WWE and Bob the Builder help Koch's bottom line with no treble at all
By Eric Marx
April 28, 2003
Musician Dwight Yoakam, a country singer who reviewers describe as "old-timer" or "veteran," has joined the ranks of Rancid, NickCave & the Bad Seeds, and Ani DiFranco.
After 16 years with Warner Bros./Reprise, part of the largest company in the music industry, Yoakam is turning to the tactics of musicians thriving at independent labels. The 46-year-old star plans to release his 17th album in June on his own label, Electrodisc Records.
But he won't be going it completely alone. "Population Me" will be distributed through Audium Records, a Nashville label owned by Port Washington-based Koch Entertainment.
Yoakam will have both creative and marketing control, and the artist, who has sold 22 million records, says he feels like a partner for the first time.
"I don't know if this model would work for everybody," said Yoakam in an interview via cell phone as he drove through the California desert. "Today you have to think outside the box and be cognizant of the enormous variety of outlets for music that is multiplying daily."
And he's turned to Koch Entertainment for a direct line to those outlets. Koch owns its own label, but also collaborates on distribution with artists working for other independent labels. This relationship fosters a flexibility and artistic control that has helped push Koch into the No. 1 spot among independent music distributors in the country.
The company saw sales increase 20 percent in 2002 to $140 million and is expecting more growth in 2003. And that's all in an industry dominated by five major recording labels that have slashed budgets and released countless artists in an attempt to stay alive as free music downloading from the Internet cuts into profits and threatens the way they've always done business.
Chief executive Michael Koch opened the U.S. offices of Koch International in 1987 as a sales force for the company's CD plant in Austria. Koch International, founded in 1975 by Michael Koch's father, Franz, was sold to Universal Music International in 2002.
Sixteen years later, the company's success has helped it branch out in many musical directions. The four arms of the company include music distribution, its record labels and affiliated labels, video distribution and music publishing.
The company, which says it controls about 1.6 percent of the recording market, has 190 employees, including 150 in Port Washington, where it has recently moved to a larger facility to allow for expansion.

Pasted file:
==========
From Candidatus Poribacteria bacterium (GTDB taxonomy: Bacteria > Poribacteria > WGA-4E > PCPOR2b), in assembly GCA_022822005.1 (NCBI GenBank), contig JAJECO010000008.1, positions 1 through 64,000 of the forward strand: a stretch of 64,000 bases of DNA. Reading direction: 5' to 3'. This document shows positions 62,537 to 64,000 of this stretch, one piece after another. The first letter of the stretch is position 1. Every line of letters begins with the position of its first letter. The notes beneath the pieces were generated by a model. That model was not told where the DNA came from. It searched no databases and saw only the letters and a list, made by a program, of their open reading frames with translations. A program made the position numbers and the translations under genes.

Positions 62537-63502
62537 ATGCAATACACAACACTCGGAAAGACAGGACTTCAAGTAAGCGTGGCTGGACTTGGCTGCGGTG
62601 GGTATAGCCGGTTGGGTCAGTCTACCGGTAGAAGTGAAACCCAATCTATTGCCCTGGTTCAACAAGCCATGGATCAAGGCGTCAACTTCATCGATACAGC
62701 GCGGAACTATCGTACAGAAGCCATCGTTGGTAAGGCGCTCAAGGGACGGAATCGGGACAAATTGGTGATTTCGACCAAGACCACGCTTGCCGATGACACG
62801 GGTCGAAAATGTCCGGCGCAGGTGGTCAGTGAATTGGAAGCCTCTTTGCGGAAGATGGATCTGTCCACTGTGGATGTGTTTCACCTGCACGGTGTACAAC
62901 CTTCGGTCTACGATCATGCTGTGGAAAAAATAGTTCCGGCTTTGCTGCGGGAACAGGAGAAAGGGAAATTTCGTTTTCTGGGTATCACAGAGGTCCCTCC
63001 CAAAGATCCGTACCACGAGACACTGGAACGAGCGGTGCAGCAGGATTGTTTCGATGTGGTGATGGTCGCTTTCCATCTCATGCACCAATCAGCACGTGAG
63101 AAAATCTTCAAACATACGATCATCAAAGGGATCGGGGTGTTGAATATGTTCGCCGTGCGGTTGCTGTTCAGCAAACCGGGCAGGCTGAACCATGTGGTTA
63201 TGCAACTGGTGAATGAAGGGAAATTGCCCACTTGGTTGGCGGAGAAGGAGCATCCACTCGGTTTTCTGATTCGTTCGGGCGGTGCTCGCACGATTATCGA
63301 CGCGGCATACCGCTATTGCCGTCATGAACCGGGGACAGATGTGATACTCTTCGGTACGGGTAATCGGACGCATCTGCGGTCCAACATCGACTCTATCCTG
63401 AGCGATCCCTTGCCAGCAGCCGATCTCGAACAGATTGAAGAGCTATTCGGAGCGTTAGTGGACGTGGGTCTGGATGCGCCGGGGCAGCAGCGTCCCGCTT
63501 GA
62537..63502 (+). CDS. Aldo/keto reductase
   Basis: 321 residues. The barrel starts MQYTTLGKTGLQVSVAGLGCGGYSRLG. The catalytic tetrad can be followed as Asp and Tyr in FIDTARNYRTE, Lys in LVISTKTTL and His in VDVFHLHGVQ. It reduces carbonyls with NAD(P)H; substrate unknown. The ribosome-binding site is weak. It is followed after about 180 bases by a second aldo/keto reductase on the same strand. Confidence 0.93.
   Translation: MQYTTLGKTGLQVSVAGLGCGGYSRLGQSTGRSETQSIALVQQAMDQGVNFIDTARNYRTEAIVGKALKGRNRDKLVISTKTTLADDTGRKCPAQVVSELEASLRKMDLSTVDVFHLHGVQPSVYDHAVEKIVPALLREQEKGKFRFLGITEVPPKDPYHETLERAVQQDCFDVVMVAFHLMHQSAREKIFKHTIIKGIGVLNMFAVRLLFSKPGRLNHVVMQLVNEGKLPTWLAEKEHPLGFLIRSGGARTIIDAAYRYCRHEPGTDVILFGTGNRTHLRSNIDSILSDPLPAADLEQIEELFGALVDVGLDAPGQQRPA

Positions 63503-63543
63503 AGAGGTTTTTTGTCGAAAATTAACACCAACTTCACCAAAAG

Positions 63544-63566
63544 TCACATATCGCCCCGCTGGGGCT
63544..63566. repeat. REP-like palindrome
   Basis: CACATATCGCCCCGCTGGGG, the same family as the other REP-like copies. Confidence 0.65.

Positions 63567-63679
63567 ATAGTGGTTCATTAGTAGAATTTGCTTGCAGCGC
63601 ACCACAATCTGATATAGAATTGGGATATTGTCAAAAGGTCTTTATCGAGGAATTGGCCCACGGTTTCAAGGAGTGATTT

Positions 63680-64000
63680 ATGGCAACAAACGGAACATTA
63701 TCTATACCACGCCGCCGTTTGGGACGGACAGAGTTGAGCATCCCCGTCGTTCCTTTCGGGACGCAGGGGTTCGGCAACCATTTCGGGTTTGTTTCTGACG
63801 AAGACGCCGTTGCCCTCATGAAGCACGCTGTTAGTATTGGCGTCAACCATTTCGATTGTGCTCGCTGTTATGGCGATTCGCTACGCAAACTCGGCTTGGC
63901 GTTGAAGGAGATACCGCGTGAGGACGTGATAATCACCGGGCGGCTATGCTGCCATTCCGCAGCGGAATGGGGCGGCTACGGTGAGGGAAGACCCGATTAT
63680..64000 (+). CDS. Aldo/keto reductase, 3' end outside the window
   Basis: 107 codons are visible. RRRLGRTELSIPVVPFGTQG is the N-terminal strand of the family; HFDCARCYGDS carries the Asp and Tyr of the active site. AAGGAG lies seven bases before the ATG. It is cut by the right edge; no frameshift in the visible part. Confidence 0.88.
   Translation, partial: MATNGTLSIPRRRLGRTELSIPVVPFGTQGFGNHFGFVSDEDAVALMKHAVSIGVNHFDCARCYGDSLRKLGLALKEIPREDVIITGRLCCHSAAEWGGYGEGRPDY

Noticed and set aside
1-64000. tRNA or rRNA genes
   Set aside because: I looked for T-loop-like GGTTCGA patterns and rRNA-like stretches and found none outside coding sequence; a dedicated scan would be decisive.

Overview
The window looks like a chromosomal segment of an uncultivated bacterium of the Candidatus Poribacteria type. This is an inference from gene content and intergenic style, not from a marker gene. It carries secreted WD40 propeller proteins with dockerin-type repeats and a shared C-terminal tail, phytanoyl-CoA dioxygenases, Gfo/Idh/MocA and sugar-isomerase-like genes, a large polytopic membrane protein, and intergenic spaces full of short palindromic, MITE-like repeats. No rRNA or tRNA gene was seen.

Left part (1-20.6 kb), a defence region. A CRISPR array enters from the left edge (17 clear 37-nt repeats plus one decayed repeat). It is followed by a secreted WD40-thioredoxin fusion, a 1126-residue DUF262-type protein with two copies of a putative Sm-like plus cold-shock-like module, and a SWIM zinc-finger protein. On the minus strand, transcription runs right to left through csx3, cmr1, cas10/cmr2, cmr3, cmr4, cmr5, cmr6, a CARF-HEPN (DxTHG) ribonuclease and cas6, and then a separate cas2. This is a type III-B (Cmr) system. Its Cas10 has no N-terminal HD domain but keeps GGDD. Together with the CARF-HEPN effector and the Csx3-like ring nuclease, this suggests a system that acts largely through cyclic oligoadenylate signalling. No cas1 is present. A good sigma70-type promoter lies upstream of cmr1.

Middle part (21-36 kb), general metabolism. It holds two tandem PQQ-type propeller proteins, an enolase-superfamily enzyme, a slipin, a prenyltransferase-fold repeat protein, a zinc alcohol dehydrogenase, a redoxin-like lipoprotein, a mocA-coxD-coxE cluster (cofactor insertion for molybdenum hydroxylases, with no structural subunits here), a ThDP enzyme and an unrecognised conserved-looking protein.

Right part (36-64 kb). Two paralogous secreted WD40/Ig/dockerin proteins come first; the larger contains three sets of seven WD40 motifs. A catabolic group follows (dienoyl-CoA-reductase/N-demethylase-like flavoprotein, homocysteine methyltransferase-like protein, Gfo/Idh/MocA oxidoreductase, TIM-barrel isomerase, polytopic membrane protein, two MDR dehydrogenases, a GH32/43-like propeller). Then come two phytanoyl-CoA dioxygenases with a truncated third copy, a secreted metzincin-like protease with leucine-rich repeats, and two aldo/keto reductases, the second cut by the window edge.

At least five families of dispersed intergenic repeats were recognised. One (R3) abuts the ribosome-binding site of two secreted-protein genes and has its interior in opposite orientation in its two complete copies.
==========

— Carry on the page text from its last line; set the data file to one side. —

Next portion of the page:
Even though Koch sees this as a period of great opportunity, he worries more than gloats over the contraction of the recording business.
"To a certain degree we benefit from the industry decline, but in the long run it's bad for everybody in the industry," says Koch of a business sector whose total album sales for 2002 dropped by 62.5 million CDs, an 8.7 percent decline principally attributable to free digital downloading, according to figures from music data company Nielsen SoundScan.
Unlike the major labels that have to turn at least 100,000 CDs to break even on a single artist, independents with lower overheads can still turn a profit by moving considerably less product. Koch distributed a total of 1.5 million CDs in 2002.
Independent labels and distributors also have far smaller marketing budgets, but they are able to deliver near-comparable sales through innovative Internet-based marketing campaigns and a network of relationships with traditional and nontraditional retailers.
But at some point alternative will become mainstream in the music industry, and the major distributors are already finding ways to compete. The second biggest "indie" is Warner-affiliated Alternative Distribution Alliance, better known as ADA.
It's also going to be harder and harder for independents to get shelf space with the major retailers because digital downloading is forcing stores to cut back the number of SKUs (stock keeping units) they carry, says Lee Black, senior analyst at corporate consultants Jupiter Research.
One of the recording industry's big problems - for both independents and the majors - has been a lack of variety in products and distribution methods.
"They've got one product and they really only have one channel to sell it through as opposed to the movie industry where you can see film in the theater, pay-per-view, rental and all these different ways to sell content to the consumer," Black said.
Koch figures the wide diversity in its products and affiliations will give it an edge. The company has put together a consortium of 40 labels. Righteous Babe Records (socially conscious Ani DiFranco), Shanachie (R&B dance diva Jody Watley), Epitaph (Bay-area punkers Rancid) and Anti- (dark and humorous Nick Cave and the Bad Seeds) are but four of the labels it distributes in genres that run from urban to smooth jazz, punk and folk.